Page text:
* illustrate the financial benefits of wellness programs by proving return on investment

* keep healthy employees healthy and create a supportive culture of health in the workplace

* achieve successful outcomes of cost reduction and improved productivity.

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Course Design

The course is designed to be highly interactive and offers engaging webinar-style audio presentations that will keep participants engaged. In addition, scenario-based activities, concepts that apply to real-life practices, and interactive questions allow participants to test themselves as they proceed through the course. Case studies are integrated into the course and model programs and illustrate the importance of choosing evidence-based or evidence-informed approaches. The course is complemented with a copy of ACSM’s Worksite Health Handbook, Second Edition, which provides additional content, case studies, and resource materials.

The course ends with an online examination that tests for knowledge and comprehension of the material. Successful completion of the examination will earn the participant the certificate from the IAWHP and recognizes the individual for the formal completion of the online course.

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A Relevant Resource for the Field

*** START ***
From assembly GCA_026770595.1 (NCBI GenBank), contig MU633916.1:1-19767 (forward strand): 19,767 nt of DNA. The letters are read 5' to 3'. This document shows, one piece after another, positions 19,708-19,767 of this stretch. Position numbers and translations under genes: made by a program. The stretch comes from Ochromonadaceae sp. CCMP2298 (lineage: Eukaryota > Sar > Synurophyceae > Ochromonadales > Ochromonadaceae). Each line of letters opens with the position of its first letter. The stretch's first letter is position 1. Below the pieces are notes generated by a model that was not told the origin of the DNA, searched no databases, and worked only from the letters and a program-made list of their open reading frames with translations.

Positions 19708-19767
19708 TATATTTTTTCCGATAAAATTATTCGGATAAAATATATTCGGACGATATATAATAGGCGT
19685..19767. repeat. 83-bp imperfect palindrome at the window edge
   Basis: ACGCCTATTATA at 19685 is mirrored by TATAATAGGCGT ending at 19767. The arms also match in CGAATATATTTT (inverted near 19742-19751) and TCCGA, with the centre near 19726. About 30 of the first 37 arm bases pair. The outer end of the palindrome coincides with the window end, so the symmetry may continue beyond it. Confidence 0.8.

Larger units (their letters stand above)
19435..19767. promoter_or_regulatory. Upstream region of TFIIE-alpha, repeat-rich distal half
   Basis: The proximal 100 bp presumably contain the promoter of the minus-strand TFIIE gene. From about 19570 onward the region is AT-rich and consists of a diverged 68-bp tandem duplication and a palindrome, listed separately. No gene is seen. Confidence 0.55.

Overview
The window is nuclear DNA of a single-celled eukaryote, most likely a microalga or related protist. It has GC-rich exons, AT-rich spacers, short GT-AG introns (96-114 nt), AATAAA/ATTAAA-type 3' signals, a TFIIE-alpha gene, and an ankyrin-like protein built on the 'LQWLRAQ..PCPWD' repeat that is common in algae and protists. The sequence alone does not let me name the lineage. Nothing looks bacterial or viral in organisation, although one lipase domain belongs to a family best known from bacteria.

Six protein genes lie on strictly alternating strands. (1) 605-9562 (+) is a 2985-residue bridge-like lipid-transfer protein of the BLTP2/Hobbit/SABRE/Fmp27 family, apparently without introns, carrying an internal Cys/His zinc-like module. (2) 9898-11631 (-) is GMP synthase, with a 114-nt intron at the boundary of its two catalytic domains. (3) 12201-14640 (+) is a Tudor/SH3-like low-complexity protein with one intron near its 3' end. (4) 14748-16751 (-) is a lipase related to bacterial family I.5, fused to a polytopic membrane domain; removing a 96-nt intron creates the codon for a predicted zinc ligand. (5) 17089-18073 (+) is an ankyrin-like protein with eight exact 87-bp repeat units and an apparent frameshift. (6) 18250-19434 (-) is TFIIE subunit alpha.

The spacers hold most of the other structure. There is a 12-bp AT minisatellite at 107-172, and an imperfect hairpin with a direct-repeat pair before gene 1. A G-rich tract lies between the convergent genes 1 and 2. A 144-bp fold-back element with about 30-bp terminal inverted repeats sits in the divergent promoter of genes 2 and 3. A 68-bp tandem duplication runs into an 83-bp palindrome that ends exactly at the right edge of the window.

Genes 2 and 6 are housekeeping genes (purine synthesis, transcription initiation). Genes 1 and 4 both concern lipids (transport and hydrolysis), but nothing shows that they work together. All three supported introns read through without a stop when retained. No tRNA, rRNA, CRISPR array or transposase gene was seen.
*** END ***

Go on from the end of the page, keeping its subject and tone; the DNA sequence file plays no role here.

One of the main goals for IAWHP in creating this course was to provide a highly accessible, low-cost, high-quality resource for the field of worksite health practice. The course is accessible to all who apply themselves to promote health at the worksite — a core principle of the IAWHP mission — regardless whether they are members of IAWHP or not. The course is designed to be relevant to those who work at implementing the programs by providing context, methods, tools, examples, and connections. As the course is being implemented, we hope to receive feedback on this approach to serving the field and to learn how best to improve in the coming years.

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1. Baicker K, Cutler D, Song Z. Workplace wellness programs can generate savings. Health Affairs. 2010; 29 (2): 304–311.
2. Pronk NP. Worksite health promotion: A global approach. ACSM Health Fitness J. 2011; 15 (5): 48–50.
3. Pronk NP, Mills PR, Cherniak S, Monahan E, Baun W. IAWHP Online Certificate Course. Champaign (IL): Human Kinetics, Inc; 2012. Available from:; Accessed July 18, 2012.
4. Soler RE, Leeks KD, Razi S, et al.. Task Force on Community Preventive Services . A systematic review of selected interventions for worksite health promotion. Am J Prev Med. 2010; 38 (2S): S237–62.
© 2012 American College of Sports Medicine